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Qantas announced last January that it was expanding it’s international service to include Dallas-Fort Worth as a new gateway. Wally Mariani, senior executive vice president for The Americas and Pacific and a longtime veteran of the airline, spoke to TravelAge West about the new route and the enhanced alliance with American Airlines.
Qantas launched a new route from DFW to Australia May. How frequent are these flights and what kind of aircraft are you be using? We offer four direct flights a week from DFW to Sydney via Brisbane and four nonstops on the return from Sydney to DFW. On this route, we operate Boeing 747 aircraft offering Business Class, Premium Economy and Economy. And once we get the approvals, it’s our intention to have daily service.
Is there any thought of using the A380 on this route? At this point the A380 will continue to operate between Los Angeles and Australia and between London and Australia. We now have seven A380s per week flying from Los Angeles to Sydney, and two per week from L.A. to Melbourne.
The DFW to Sydney service is obviously enhanced by the OneWorld alliance with American Airlines. What advantage does this alliance give you in the U.S. market? With the launch of our DFW service we are now flying directly into AA’s primary hub. From DFW, Qantas code shares to 54 American Airlines destinations across the U.S., Canada and Mexico, so this makes Australia more accessible and more convenient to visit from many places. And American Airlines has changed the times of some of its flights to provide better connections to Qantas. We intend to deepen our partnership with AA, and are seeking relevant regulatory approvals for an expanded relationship.
Can you be specific?Well, as part of the new commercial arrangement, AA vacations, the wholly owned tour operator of American Airlines, will look to launch a comprehensive range of Australian and Asia-Pacific land, air and integrated vacations for the U.S. market designed to grow U.S. leisure travel to Australia and the region. That will definitely happen.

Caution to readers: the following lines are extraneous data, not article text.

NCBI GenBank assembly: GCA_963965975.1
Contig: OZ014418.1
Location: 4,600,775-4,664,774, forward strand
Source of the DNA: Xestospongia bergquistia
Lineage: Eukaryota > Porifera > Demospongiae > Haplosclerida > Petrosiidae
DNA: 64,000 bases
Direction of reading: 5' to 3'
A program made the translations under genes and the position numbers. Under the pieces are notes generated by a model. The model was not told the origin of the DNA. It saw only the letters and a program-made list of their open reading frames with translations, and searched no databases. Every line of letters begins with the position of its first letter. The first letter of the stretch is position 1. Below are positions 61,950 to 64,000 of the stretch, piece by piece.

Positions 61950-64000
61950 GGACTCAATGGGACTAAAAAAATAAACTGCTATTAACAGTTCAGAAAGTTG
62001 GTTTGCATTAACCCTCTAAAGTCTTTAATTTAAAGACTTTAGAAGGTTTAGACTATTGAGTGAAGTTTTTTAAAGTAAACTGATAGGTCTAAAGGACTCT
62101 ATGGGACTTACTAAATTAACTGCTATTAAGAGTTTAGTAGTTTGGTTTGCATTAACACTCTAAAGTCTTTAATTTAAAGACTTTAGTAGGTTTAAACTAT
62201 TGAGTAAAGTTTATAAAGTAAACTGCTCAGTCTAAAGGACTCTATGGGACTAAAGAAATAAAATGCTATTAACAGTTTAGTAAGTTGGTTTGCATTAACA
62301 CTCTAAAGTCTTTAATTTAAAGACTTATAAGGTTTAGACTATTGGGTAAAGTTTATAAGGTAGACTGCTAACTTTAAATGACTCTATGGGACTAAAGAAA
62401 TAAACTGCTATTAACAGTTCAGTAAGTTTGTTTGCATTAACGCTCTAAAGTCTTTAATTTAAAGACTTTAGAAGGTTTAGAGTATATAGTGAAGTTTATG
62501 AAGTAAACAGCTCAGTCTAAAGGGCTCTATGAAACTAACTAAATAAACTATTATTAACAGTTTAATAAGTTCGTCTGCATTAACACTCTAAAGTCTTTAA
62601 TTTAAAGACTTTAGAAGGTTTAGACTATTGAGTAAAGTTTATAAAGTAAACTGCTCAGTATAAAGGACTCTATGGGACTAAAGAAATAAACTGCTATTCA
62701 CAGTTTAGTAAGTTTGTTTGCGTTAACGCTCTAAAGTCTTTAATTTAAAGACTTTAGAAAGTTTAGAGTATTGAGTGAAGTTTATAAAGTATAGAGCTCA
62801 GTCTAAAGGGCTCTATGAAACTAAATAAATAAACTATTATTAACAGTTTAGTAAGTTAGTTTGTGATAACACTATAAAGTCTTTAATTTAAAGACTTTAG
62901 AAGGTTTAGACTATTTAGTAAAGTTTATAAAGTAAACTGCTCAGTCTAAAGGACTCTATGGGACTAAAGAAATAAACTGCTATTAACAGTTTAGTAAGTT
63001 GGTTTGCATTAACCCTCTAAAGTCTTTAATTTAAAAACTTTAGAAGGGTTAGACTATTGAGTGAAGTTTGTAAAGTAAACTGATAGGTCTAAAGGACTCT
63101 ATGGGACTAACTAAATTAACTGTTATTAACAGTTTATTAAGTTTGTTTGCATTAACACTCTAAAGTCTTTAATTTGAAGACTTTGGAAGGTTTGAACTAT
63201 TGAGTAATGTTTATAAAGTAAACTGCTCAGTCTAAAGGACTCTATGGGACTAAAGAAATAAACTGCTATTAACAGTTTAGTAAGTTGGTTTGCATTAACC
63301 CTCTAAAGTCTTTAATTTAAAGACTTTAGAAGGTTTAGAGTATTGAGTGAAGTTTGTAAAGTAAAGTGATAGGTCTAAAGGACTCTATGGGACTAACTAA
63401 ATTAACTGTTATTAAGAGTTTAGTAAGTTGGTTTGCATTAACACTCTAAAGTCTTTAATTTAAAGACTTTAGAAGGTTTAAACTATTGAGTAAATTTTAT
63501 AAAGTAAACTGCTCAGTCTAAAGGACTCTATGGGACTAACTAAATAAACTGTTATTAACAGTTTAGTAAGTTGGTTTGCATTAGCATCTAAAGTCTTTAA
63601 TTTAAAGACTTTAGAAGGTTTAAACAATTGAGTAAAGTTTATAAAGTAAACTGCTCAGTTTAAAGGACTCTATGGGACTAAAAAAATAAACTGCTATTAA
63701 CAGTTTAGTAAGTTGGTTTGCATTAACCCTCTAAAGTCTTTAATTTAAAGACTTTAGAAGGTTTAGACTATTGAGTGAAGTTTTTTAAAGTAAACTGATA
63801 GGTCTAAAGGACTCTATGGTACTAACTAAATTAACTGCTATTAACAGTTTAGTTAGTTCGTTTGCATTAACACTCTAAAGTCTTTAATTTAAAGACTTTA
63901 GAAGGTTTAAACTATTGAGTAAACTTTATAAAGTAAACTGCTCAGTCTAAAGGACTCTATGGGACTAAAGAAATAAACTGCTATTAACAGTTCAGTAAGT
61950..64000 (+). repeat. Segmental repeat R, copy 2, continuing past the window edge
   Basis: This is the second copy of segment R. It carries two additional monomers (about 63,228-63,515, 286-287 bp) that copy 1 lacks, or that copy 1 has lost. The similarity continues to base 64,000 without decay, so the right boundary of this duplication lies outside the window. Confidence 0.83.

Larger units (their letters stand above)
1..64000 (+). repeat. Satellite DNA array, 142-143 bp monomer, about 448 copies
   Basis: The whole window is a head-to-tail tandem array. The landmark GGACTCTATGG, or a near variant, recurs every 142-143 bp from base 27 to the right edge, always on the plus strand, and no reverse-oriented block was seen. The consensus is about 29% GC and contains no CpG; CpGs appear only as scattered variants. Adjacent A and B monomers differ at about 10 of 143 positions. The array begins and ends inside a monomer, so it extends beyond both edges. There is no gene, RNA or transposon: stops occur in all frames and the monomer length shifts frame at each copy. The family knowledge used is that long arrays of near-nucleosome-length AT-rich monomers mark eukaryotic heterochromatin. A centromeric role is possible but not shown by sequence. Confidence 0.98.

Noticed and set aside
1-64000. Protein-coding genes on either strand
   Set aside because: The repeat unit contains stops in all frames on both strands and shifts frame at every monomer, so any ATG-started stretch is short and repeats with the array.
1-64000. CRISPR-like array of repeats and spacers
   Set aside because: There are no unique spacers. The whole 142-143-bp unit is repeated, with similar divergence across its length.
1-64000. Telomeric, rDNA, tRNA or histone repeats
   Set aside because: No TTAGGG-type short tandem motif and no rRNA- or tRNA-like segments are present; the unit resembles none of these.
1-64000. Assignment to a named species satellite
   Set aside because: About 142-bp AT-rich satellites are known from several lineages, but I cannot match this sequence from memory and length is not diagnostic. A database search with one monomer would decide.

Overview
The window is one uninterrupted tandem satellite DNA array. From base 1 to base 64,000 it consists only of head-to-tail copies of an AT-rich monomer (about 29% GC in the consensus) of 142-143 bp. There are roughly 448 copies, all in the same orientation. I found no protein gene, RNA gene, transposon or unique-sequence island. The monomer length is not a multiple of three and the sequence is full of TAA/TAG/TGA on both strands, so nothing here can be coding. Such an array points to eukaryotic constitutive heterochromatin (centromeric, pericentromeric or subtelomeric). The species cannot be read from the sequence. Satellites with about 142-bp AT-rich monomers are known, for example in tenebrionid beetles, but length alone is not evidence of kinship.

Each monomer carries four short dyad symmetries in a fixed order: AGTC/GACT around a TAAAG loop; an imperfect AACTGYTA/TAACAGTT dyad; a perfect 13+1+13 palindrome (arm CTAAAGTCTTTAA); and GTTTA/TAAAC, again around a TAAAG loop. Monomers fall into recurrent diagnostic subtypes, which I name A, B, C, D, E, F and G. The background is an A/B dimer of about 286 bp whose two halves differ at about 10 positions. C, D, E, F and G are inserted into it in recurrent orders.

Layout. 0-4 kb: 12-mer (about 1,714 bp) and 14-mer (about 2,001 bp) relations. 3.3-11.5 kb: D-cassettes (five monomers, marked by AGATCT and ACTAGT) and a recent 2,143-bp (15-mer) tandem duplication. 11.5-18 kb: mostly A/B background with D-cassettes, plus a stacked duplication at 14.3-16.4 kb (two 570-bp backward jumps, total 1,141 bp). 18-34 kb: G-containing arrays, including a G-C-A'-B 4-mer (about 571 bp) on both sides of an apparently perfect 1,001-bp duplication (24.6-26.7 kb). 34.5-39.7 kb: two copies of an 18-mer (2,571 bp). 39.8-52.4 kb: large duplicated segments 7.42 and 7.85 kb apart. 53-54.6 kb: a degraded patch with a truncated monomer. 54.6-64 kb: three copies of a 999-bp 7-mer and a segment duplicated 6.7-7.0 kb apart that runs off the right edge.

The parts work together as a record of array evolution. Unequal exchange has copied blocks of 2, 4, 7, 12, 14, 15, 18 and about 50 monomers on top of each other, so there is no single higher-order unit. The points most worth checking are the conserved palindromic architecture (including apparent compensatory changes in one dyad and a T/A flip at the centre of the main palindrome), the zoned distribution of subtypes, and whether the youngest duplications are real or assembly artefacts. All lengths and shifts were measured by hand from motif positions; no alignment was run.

How will this new route affect your Los Angeles to Australia service? The new route complements our Los Angeles to Australia services. LAX continues to be an important gateway for Qantas in the U.S. and our services between L.A. and Australia and New Zealand will continue. But in order to have the capacity to serve DFW direct, we are no longer operating our own aircraft into SFO. However San Francisco remains an important part of our network as a code share destination thanks to our relationship with AA.
You've been with the airline for quite a few years. What is the single biggest change you've seen in your time there? We are always changing and innovating and that’s what makes the business so interesting. Obviously one of the major changes is the technology and the comfort of travelling on the new generation wide body aircraft such as the A380. Planes keep getting bigger, quieter, more comfortable and more fuel-efficient. In the old days when I started, for example, we didn’t have Internet booking. We had to manually put a person’s name on a card in the reservations and sales center. Then that card traveled on a conveyor belt into a room where the cards were sorted by flight. When a flight was full, we it would be color-coded on big board and we’d close it out. That was in 1965!